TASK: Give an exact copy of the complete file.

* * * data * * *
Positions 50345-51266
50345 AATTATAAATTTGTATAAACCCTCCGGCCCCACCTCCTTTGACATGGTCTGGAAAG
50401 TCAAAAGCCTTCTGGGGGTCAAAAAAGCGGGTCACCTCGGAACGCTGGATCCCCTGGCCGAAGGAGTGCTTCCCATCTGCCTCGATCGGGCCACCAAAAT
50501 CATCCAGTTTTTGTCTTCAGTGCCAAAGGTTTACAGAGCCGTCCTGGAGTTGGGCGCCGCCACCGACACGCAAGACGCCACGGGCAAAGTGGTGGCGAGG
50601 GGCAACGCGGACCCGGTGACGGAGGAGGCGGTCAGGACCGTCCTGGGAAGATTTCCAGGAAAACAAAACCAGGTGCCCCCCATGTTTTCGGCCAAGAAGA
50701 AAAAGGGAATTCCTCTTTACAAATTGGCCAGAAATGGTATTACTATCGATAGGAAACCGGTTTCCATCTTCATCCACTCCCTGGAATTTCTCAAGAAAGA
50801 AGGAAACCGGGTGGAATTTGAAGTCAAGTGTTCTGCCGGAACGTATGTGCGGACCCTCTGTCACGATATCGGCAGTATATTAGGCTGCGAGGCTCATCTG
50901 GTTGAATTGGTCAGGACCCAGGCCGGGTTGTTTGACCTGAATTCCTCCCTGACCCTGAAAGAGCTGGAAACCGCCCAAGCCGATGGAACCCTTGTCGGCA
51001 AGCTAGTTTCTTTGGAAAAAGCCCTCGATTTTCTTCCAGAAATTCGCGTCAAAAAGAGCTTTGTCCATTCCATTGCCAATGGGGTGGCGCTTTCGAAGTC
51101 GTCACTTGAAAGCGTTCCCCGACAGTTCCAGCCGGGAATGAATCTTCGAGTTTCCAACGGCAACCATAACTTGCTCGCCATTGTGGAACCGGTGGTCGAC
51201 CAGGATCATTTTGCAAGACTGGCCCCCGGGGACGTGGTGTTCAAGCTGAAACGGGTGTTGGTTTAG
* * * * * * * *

Positions 50345-51266
50345 AATTATAAATTTGTATAAACCCTCCGGCCCCACCTCCTTTGACATGGTCTGGAAAG
50401 TCAAAAGCCTTCTGGGGGTCAAAAAAGCGGGTCACCTCGGAACGCTGGATCCCCTGGCCGAAGGAGTGCTTCCCATCTGCCTCGATCGGGCCACCAAAAT
50501 CATCCAGTTTTTGTCTTCAGTGCCAAAGGTTTACAGAGCCGTCCTGGAGTTGGGCGCCGCCACCGACACGCAAGACGCCACGGGCAAAGTGGTGGCGAGG
50601 GGCAACGCGGACCCGGTGACGGAGGAGGCGGTCAGGACCGTCCTGGGAAGATTTCCAGGAAAACAAAACCAGGTGCCCCCCATGTTTTCGGCCAAGAAGA
50701 AAAAGGGAATTCCTCTTTACAAATTGGCCAGAAATGGTATTACTATCGATAGGAAACCGGTTTCCATCTTCATCCACTCCCTGGAATTTCTCAAGAAAGA
50801 AGGAAACCGGGTGGAATTTGAAGTCAAGTGTTCTGCCGGAACGTATGTGCGGACCCTCTGTCACGATATCGGCAGTATATTAGGCTGCGAGGCTCATCTG
50901 GTTGAATTGGTCAGGACCCAGGCCGGGTTGTTTGACCTGAATTCCTCCCTGACCCTGAAAGAGCTGGAAACCGCCCAAGCCGATGGAACCCTTGTCGGCA
51001 AGCTAGTTTCTTTGGAAAAAGCCCTCGATTTTCTTCCAGAAATTCGCGTCAAAAAGAGCTTTGTCCATTCCATTGCCAATGGGGTGGCGCTTTCGAAGTC
51101 GTCACTTGAAAGCGTTCCCCGACAGTTCCAGCCGGGAATGAATCTTCGAGTTTCCAACGGCAACCATAACTTGCTCGCCATTGTGGAACCGGTGGTCGAC
51201 CAGGATCATTTTGCAAGACTGGCCCCCGGGGACGTGGTGTTCAAGCTGAAACGGGTGTTGGTTTAG